Costs from the mis-selling of payment protection insurance (PPI) has accounted for more than half of all litigation and conduct charges faced by Britain’s biggest banks in recent years.
Moody’s Investors Service has said that PPI was the largest single source of conduct and litigation charges from 2011 to the first half of 2019, as the country’s five largest banks took a balance sheet hit from a long-running PPI scandal.
The cost burden facing these banks is set to ease following an end of new claims, with the deadline for complaints closing at the end of August.
However, a last-minute surge in claims ahead of the deadline forced large UK lenders to set aside fresh provisions.
Last week Lloyds Banking Group and Barclays revealed that they were facing PPI costs of up to £1.8bn and £1.6bn respectively following a bigger-than-expected stampede of complaints.
Substantial conduct and litigation provisions have weighed on the profitability of the large UK banks relative to their large European peers, Moody’s said today, piling on pressure amid Brexit uncertainty, low interest rates and shrinking mortgage interest margins.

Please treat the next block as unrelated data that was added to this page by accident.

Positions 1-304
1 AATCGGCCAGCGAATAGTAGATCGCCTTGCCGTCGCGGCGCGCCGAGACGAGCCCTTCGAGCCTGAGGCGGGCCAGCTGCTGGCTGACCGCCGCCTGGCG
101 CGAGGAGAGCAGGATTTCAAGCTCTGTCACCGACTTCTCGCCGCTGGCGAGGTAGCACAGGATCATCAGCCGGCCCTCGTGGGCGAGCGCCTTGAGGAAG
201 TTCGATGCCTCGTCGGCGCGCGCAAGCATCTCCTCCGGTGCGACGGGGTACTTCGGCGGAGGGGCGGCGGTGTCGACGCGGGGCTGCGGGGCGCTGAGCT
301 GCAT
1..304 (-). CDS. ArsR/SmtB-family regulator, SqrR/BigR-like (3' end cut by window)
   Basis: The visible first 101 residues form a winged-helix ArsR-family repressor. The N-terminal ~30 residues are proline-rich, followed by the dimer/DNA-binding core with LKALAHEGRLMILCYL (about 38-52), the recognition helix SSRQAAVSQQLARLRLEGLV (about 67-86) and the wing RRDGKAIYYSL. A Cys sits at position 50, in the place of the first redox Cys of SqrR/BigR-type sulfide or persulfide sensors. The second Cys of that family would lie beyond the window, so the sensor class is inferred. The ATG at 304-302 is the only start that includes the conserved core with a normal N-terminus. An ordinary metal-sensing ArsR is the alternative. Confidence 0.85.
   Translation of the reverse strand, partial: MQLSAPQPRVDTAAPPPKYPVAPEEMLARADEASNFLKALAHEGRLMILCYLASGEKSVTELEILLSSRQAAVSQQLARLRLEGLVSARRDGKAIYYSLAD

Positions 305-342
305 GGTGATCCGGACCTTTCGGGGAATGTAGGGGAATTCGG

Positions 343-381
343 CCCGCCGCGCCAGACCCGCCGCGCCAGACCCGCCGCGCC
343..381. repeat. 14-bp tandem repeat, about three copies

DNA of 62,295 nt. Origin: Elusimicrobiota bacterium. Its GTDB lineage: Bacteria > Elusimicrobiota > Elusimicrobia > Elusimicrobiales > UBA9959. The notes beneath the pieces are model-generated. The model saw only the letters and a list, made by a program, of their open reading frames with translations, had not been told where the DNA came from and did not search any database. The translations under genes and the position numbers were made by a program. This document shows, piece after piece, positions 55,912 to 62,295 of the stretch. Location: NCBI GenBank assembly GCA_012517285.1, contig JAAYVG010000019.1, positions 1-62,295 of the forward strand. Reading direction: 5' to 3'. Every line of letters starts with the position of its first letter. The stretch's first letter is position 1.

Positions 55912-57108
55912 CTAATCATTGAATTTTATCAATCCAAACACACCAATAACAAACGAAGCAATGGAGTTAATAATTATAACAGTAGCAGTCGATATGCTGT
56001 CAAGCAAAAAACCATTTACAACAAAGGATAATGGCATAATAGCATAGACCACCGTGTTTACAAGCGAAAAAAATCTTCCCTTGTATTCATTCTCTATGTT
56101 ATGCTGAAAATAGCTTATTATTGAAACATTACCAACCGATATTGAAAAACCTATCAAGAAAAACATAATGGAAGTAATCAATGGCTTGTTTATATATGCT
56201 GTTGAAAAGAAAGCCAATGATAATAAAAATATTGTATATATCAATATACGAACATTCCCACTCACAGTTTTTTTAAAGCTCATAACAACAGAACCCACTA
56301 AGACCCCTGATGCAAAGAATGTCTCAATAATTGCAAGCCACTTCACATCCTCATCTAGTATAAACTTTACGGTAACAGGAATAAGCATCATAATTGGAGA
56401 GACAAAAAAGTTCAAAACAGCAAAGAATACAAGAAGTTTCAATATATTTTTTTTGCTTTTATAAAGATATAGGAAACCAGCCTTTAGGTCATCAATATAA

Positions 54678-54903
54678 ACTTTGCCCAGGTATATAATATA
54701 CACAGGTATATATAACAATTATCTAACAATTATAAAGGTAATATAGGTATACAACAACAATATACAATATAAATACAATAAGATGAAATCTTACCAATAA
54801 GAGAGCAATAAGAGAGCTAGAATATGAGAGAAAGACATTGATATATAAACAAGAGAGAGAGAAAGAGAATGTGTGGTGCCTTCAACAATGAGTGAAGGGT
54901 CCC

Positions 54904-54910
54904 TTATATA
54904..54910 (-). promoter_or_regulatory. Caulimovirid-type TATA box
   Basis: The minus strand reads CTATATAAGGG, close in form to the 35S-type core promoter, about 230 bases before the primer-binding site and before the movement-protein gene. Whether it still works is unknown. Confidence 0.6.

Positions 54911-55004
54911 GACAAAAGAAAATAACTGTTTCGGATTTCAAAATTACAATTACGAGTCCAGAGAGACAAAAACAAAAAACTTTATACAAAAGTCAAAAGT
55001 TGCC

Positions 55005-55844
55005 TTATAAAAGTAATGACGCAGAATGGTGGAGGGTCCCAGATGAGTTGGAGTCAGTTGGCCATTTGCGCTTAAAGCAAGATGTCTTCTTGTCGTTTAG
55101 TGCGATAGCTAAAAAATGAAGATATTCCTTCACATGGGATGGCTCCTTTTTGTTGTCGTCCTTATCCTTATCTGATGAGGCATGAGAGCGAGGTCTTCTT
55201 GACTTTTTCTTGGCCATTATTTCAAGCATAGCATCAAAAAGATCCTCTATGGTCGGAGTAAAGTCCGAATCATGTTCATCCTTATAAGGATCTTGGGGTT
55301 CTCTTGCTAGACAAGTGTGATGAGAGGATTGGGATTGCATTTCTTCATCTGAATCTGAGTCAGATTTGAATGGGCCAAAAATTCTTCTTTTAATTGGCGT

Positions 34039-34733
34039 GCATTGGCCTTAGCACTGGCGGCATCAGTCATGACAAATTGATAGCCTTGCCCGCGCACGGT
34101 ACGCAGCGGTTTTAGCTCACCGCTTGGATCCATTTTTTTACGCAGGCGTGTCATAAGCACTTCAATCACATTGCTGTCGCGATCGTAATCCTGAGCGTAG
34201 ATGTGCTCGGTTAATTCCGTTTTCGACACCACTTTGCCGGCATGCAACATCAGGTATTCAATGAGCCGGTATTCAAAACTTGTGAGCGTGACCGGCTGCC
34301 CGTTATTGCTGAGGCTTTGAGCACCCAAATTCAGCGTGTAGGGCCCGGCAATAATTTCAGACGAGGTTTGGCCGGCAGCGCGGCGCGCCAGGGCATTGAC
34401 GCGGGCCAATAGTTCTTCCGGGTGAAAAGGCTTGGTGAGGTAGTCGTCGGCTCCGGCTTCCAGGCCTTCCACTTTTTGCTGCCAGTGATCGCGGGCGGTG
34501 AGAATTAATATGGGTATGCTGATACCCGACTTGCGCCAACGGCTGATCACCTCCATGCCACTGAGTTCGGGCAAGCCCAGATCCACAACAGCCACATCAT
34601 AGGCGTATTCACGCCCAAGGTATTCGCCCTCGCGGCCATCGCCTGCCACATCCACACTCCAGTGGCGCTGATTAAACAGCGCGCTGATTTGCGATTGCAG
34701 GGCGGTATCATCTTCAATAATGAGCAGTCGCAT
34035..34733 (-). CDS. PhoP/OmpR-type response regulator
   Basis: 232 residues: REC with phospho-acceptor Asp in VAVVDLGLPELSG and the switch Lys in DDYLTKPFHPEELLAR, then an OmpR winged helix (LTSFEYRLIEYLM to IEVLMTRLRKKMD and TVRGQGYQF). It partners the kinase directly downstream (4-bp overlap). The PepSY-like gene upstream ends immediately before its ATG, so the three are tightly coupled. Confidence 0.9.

Lloyds Banking Group was the most affected, with PPI provisions in quarter three of 2019 ranging between four per cent and six per cent of its Common Equity Tier 1 capital as of June 2019.
“Profitability of the five largest UK banks – HSBC, Barclays, RBS, Lloyds and Santander UK – has long been weakened by persistently high conduct and litigation costs,” said Laurie Mayers, associate managing director at Moody’s.
She added: “The 29 August deadline for new PPI claims prompted a surge in late enquiries, forcing lenders to set aside fresh provisions, but it brings to a close the most costly recent remediation episode for the UK banking industry.”